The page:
A group of college students head for a location where six people were murdered 20 years ago by a killer known as Crinoline Head. Their plan is to investigate the killings for a class project on local legends and to discover if Crinoline Head is really dead, as officially reported, or if he is alive and still stalking the same woods today. As the body count rises, they get their answer.
Dollface, written and directed by Tommy Faircloth, begins in July 1980 at a lake cabin where a mother and her 8-year-old son live. The mother (Suzie Haines) is a doll maker and her son Dorchester is a bit of a Momma’s boy through no fault of his own. His mother is overprotective, chastising him with, “I don’t like it when you’re not close by,” and, “You should always be at Mommy’s side.” And after all, he is surrounded by creepy dolls in varying stages of construction and even creepier doll heads, limbs, and torsos. He’s bound to have problems. As his mother implores him to feel the beautiful crinoline skirt she is using on her current creation, she has a heart attack and abruptly dies right in front of young Dorchester (Andrew Wicklum).
We then flash forward to present day and see a family lost on their way to a wedding. While the father is fixing a flat, the son wonders off into the woods and returns with a worn and damaged doll. There doesn’t seem to be any purpose to this scene other than as a plot device to let you know that the adult Dorchester (John Kap) is still around.
Now cut to a college classroom where Professor Paul Donner, played by Jason Vail, is eliciting midterm presentation subjects from the students in his class on the history of local leaders and legends. One team chooses Dorchester Stewart, AKA Crinoline Head, as their subject. We then learn that when Dorchester’s mother died, it was months before she was discovered, and young Dorchester survived by eating her. He was found clutching the crinoline skirt, refusing to leave the side of his rotting, half-eaten mother’s corpse. Dorchester was allowed to keep the crinoline skirt and was sent to a state facility where he would sit in his room with the skirt over his head to hide his shame, earning him the nickname Crinoline Head. He escaped from the facility when he was 18 and had managed to vanish.
Six years after the escape, Paul Donner was a freshman at the same college in which he now teaches. Derek, a friend of his, invited a group of students out to his lake house for a weekend of partying. However, Derek was really Crinoline Head and the party weekend was a trap. Crinoline Head killed six of them, leaving only Paul and another student to survive. While choking Paul, Crinoline Head was stabbed by the other remaining student and then fell into the lake. Crinoline Head was presumed dead even though his body was never found. However, legend has it that he is still alive and stalks the woods to this day. So of course, seven members of Paul’s history class decide to head out to the site of their professor’s near murder to investigate. The rest of the film is spent killing everyone off, one-by-one, with the first Crinoline Head kill occurring about thirty minutes into the 94 minute runtime. By the end of the film, we end up with a body count of ten.
There’s another seemingly unnecessary side story early that depicts three drag queens lost on their way to their next gig, the Happy Hour Drag Buffet at Howard’s Bar. This plot thread does nothing to move the story along. It’s possible it was included to up the body count, to increase the runtime of the film, for comic relief, or with the intent to build tension for the audience by foreshadowing what was in store for the clueless college students. Regardless of why this thread was included, it really wasn’t necessary to the story.There’s also a caretaker for the property named Betsy, played by Debbie Rochon. Betsy’s personality is kind of a cross between a biker and a stripper. I’ve seen Debbie Rochon in other roles and she does such a good job putting on this character’s camouflage, that I didn’t pick up that it was her until the credits. Jason Vail also accurately portrays a repressed and traumatized college professor. The rest of the cast is sometimes on, sometimes off, which contributes to the hit and miss nature of the film.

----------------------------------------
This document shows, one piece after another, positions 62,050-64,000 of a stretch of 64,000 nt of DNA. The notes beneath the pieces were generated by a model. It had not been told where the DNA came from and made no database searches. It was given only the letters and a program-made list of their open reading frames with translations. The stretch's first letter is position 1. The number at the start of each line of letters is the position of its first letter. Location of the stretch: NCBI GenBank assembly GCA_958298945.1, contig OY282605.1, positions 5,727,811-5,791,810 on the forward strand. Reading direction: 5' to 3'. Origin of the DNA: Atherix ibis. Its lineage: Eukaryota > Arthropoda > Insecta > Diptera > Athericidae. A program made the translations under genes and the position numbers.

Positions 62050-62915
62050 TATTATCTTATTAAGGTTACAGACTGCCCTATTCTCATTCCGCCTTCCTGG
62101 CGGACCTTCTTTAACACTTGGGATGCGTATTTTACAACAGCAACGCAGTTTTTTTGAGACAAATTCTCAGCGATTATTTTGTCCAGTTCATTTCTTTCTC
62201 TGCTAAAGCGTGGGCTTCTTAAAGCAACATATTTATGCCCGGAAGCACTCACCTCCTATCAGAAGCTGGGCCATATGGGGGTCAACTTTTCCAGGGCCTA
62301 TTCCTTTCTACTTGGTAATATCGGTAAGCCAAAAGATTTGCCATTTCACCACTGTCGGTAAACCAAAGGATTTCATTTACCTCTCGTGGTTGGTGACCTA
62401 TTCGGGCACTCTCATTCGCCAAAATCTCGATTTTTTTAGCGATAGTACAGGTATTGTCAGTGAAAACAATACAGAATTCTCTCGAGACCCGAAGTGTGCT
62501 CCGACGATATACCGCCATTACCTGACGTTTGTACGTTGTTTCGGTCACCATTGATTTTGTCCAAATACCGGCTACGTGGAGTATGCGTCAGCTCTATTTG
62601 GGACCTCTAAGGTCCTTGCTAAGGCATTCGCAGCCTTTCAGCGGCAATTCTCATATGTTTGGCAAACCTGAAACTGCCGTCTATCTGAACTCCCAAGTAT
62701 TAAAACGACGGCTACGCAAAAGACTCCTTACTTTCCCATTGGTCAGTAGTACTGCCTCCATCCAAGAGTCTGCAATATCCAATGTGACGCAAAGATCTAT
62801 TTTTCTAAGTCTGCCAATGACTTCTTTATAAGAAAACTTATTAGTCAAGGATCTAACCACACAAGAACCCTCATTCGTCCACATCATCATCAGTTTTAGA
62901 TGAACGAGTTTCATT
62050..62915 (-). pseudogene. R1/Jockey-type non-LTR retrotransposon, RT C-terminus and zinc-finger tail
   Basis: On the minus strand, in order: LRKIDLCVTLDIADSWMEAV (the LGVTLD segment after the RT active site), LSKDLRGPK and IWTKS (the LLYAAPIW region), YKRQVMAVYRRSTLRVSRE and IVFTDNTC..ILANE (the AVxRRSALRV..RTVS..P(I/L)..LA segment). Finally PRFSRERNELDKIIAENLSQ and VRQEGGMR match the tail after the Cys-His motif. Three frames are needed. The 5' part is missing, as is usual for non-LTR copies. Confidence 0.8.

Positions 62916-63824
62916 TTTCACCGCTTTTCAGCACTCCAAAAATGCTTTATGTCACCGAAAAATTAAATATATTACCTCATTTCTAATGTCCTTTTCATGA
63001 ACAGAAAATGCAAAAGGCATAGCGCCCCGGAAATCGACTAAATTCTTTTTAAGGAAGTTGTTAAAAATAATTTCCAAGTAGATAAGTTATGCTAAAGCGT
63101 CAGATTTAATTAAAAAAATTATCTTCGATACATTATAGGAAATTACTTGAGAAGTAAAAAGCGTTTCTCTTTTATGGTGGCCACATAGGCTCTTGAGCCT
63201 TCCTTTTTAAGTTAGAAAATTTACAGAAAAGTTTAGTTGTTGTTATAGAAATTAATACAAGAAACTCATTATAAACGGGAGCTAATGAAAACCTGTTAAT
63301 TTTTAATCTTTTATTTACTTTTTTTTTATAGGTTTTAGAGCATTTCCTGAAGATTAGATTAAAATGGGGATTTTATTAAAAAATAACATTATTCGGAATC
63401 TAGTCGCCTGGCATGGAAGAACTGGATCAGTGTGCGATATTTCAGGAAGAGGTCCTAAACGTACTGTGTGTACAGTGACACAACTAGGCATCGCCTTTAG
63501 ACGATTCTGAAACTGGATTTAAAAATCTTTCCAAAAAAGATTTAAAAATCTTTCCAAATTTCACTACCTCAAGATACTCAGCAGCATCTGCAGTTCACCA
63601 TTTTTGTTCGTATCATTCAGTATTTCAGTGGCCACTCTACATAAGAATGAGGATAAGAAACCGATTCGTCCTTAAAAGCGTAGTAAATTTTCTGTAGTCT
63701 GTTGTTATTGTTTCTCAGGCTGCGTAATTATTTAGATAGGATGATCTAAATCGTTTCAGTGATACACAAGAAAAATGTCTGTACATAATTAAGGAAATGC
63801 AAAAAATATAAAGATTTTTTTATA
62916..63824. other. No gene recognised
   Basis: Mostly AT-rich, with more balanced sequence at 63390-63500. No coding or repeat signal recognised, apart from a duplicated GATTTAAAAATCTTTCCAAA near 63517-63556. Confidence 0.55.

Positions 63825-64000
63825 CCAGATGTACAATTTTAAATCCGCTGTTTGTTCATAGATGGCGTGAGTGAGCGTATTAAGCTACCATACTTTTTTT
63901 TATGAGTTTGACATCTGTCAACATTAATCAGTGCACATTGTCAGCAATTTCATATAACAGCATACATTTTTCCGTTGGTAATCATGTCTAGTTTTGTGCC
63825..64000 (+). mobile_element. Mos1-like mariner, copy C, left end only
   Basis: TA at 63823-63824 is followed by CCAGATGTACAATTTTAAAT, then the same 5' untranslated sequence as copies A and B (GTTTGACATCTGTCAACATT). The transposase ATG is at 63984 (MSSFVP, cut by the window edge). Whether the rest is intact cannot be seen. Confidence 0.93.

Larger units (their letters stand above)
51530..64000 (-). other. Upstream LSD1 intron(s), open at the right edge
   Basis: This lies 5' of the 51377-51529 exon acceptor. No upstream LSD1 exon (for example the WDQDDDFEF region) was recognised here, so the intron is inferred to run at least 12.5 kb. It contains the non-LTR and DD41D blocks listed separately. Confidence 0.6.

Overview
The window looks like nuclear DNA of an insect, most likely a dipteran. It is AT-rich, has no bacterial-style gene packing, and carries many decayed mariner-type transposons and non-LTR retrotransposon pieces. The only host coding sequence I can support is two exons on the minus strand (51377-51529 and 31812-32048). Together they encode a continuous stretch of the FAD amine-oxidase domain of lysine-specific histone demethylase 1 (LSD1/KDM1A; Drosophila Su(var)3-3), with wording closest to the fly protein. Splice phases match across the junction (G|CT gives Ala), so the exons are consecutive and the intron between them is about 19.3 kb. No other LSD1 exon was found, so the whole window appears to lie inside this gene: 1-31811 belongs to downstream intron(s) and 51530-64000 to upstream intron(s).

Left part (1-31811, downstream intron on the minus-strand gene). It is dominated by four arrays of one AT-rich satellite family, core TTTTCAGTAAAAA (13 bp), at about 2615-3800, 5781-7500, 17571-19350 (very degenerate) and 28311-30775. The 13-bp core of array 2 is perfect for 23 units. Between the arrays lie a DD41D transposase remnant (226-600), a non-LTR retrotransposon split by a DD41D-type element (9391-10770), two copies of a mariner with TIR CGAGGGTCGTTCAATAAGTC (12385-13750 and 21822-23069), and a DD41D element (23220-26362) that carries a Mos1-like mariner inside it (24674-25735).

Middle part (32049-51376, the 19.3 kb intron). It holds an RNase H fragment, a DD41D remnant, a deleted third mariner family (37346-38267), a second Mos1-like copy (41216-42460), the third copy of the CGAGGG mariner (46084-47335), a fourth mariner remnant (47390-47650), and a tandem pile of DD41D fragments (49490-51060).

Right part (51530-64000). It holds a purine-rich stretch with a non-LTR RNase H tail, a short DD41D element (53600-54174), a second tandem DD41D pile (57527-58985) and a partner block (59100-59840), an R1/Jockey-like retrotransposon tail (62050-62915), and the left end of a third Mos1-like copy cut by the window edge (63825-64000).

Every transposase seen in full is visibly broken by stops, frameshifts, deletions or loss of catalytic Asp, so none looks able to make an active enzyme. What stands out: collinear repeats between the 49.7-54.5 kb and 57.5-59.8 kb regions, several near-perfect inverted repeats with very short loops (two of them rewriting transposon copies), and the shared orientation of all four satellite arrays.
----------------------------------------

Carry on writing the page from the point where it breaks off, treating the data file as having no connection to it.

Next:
Dollface, a sequel to Crinoline Head (1996), is a low budget independent film and the budget is evident in the uneven sound. There were multiple times where I could hear one character’s part of the dialogue but not another’s. There was also one set in which the sound reverberated off the bare walls and interfered with hearing the dialogue.
It was also hard for me to tell what the filmmakers were really going for in Dollface – a straight out slasher film, a horror comedy or a slasher film parody. I suspect the latter, due to some callouts to horror films of the past – e.g., Sleepaway Camp (1983) & Carrie (1976) – but if so, the comic part of the parody is more eye-rolling than successful. Everything seems slightly off in terms of timing, acting, and script and it just didn’t work for me. Some of the lines seem like they should hit the mark, but within the context of the film, my only reaction was the aforementioned eye roll. I don’t mean to imply that there is a lack of effort put into this film. Everyone seems to be trying really hard, but in my opinion, the collective product misses the mark. It’s difficult to tell if the problem is in the script, the direction, the cinematography, the editing, the acting, the scarcity of takes, or a little bit of each of these factors.
Partially for the effort and partially for Vail’s and Rochon’s contributions, I give Dollface 2 out of 5 crinoline skirts. But that’s just me.